Andy Roddick: "I'll make this short and sweet: I've decided that this is going to be my last tournament."
NEW YORK (AP) --
Andy Roddick's tennis career will close at the U.S. Open, the site of his biggest triumph.
The 2003 champion at Flushing Meadows and former No. 1-ranked player decided to walk away from the sport whenever his U.S. Open ends, making the surprise announcement at a news conference on Thursday, his 30th birthday.
"I'll make this short and sweet: I've decided that this is going to be my last tournament,'' said Roddick, wearing a black T-shirt and baseball cap with his clothing sponsor's logos.
"I just feel like it's time. I don't know that I'm healthy enough or committed enough to go another year,'' he said. "I've always wanted to, in a perfect world, finish at this event.''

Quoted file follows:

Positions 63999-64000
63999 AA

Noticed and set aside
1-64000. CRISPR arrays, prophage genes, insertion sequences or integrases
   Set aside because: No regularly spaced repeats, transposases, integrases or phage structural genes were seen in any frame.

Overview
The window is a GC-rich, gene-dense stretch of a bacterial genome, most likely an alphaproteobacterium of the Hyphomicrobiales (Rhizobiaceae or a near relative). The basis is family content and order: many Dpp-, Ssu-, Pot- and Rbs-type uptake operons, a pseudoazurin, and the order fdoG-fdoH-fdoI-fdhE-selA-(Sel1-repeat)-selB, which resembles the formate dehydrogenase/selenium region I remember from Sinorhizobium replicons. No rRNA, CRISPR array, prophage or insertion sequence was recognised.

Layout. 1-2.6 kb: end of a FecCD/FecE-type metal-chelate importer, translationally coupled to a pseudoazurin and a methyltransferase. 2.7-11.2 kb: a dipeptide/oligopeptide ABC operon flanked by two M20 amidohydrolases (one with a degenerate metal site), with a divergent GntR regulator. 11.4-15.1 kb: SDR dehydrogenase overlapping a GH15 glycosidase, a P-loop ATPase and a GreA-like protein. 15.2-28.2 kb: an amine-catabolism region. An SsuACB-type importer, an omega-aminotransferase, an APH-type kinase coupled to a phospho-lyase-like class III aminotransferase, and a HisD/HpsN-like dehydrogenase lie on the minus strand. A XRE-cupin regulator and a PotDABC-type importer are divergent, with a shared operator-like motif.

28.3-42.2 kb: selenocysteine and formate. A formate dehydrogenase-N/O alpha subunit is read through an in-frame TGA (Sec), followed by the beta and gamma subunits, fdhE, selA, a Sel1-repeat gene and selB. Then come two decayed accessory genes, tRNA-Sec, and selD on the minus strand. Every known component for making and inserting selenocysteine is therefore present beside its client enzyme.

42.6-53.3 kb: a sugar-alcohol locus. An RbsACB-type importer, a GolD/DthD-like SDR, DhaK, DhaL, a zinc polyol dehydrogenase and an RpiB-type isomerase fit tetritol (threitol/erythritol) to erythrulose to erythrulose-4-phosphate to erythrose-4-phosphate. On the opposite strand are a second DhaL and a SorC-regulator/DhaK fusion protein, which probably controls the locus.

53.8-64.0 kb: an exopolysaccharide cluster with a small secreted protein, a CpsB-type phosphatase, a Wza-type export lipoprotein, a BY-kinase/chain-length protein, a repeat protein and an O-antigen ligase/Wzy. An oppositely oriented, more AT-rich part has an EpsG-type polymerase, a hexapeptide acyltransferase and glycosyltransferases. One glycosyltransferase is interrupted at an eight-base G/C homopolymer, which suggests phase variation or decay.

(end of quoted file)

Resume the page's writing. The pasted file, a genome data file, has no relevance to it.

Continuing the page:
The 20th-seeded Roddick is scheduled to play 19-year-old Bernard Tomic of Australia in the second round Friday night at Arthur Ashe Stadium.
"I think I wanted an opportunity to say goodbye to people, as well. I don't know how tomorrow's going to go, and I hope it goes well, and I'm sticking around,'' Roddick said.
He was, by turns, in reflective and joking moods while speaking to reporters about his decision.
"If I do run into some emotions tomorrow or in four days, I don't want people to think I'm a little unstable. Or more unstable,'' Roddick said with a chuckle. "So that's why I came to this decision.''
Nine years after he won his only Grand Slam singles title, Andy Roddick announced this U.S. Open will be his last tournament.